Health

What does cryopreservation do to human bodies?

A cryogenic freezer farm Image copyright Thinkstock
Image caption It looks like a futuristic film set - but it is also the inside of a cryogenic freezer farm

Cryonics is one extreme of cryopreservation where the whole body is frozen in the hope that one day it will be possible to revive it.

On a smaller scale in day-to-day medicine, freezing is an extremely useful technique for storing living cells, such as blood cells, bone marrow, sperm and embryos, at ultra-low temperatures.

But scientists agree that preserving and reawakening the complete human body is a remote possibility which would take massive breakthroughs in technology.

How unlikely?

Prof John Armitage, director of tissue banking at the University of Bristol, believes you can never say never in science but there was little chance of it happening based on current knowledge.

He said taking tissues from healthy people to be stored for future use was one thing but taking a diseased body, freezing it safely - including the complex structure of the brain - and reactivating it was a far, far more difficult task.

"What are the chances there wouldn't be some damage?" Prof Armitage says.

"We are not even at the stage of cryopreserving organs yet, so doing it with a whole body would be a huge challenge."

Organs themselves are very complicated, containing different types of cells, blood vessels and an inter-cellular structure - which would all need to be preserved.

Barry Fuller, professor in surgical science and low temperature medicine at University College London, said the first step was to demonstrate that human organs could be cryopreserved for transplantation.

But at the moment the equipment to make that happen is not available, he said.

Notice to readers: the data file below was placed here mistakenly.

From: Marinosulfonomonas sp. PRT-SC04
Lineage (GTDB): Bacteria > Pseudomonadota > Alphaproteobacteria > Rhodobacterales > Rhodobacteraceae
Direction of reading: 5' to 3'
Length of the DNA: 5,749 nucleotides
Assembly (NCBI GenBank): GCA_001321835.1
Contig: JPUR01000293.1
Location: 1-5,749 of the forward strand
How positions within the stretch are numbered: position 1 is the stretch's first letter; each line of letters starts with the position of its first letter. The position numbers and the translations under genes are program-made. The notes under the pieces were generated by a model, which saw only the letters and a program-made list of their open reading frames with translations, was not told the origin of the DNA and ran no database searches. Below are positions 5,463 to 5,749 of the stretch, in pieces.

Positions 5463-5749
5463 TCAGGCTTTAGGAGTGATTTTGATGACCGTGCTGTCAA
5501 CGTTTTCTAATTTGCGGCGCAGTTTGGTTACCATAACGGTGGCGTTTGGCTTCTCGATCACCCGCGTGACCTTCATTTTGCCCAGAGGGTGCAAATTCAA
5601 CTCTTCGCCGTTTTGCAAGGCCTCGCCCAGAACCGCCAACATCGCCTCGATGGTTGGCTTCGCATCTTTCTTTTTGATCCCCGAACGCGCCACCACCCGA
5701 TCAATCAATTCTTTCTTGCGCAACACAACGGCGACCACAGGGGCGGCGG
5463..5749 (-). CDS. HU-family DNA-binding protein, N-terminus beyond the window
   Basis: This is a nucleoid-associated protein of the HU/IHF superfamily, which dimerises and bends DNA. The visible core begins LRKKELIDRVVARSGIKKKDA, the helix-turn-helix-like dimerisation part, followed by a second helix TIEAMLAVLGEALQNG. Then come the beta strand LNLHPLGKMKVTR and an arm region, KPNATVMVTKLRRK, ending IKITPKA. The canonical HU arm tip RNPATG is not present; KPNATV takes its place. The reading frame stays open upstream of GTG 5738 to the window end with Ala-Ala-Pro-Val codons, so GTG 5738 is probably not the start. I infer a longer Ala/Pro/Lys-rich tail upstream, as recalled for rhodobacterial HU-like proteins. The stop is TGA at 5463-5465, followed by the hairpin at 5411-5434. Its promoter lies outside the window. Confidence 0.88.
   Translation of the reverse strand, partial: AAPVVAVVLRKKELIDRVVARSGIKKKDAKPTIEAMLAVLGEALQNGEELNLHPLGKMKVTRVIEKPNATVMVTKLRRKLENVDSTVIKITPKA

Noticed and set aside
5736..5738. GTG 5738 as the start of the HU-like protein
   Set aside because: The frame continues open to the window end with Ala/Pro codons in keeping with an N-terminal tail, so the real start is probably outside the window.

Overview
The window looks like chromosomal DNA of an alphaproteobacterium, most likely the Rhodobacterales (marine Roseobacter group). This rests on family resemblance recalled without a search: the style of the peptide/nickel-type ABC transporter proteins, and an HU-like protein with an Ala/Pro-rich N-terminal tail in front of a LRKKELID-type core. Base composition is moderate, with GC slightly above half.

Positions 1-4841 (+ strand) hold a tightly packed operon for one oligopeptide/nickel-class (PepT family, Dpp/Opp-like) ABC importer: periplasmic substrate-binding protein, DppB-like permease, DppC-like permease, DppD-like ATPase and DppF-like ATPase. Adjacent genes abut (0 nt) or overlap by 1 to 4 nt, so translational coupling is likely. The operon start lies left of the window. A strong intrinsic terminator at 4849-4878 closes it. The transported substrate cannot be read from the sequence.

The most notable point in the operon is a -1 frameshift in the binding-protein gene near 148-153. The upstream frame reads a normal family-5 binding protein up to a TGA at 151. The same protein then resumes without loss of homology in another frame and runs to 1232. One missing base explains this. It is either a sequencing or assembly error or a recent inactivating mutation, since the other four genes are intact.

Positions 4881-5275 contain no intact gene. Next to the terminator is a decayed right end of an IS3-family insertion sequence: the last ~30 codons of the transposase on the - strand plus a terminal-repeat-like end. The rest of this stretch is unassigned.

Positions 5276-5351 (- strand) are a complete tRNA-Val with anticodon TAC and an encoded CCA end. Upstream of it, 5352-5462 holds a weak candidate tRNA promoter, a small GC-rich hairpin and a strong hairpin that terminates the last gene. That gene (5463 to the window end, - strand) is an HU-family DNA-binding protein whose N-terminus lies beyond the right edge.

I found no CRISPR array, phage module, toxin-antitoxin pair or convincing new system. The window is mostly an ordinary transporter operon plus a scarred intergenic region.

"This is why we have to say that at the moment we have no objective evidence that a whole human body can survive cryopreservation with cells which will function after rearming," he said.

What happens to the body?

After death, patients have to be acted on quickly.

In the UK, a group of volunteers trained in cryonics takes care of the body, starts the process of freezing and arranges for it to be shipped to the country where it is to be stored.

At this stage, dry ice is used to keep the body at a low temperature.

Image copyright Thinkstock
Image caption Bodies are cryogenically preserved in liquid nitrogen at extremely low temperatures

Once at the storage facility, patients are infused with cryoprotectants (like antifreeze) to prevent ice crystal formation - which would kill cells - before the temperature is slowly lowered and they are preserved in liquid nitrogen at extremely low temperatures of below -130C.

The low temperatures are needed to allow the cells to survive dehydration after death - but uncontrolled dehydration and freezing is also lethal to living cells, so it has to be done carefully.

The eventual aim is that one day they will be rewarmed and revived, but there is no evidence or guarantee that they can be.

Several hundred people have already paid to have their bodies cryogenically preserved in three existing facilities in the US and Russia, and there are as many as 1,250 on waiting lists.

Cryonics UK, a non-profit organisation which provides assistance to people in the UK who want their body to be frozen on death, said it has helped 10 people so far.

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